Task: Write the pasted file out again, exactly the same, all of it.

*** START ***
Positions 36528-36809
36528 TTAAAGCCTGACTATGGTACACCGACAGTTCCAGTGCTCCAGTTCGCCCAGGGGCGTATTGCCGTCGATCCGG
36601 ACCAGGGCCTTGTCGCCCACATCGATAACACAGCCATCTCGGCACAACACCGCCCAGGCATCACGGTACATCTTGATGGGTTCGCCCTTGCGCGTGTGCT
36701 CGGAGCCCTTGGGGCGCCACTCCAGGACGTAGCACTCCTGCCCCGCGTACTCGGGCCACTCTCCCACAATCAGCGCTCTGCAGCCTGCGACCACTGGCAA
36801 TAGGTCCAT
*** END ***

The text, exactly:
Positions 36528-36809
36528 TTAAAGCCTGACTATGGTACACCGACAGTTCCAGTGCTCCAGTTCGCCCAGGGGCGTATTGCCGTCGATCCGG
36601 ACCAGGGCCTTGTCGCCCACATCGATAACACAGCCATCTCGGCACAACACCGCCCAGGCATCACGGTACATCTTGATGGGTTCGCCCTTGCGCGTGTGCT
36701 CGGAGCCCTTGGGGCGCCACTCCAGGACGTAGCACTCCTGCCCCGCGTACTCGGGCCACTCTCCCACAATCAGCGCTCTGCAGCCTGCGACCACTGGCAA
36801 TAGGTCCAT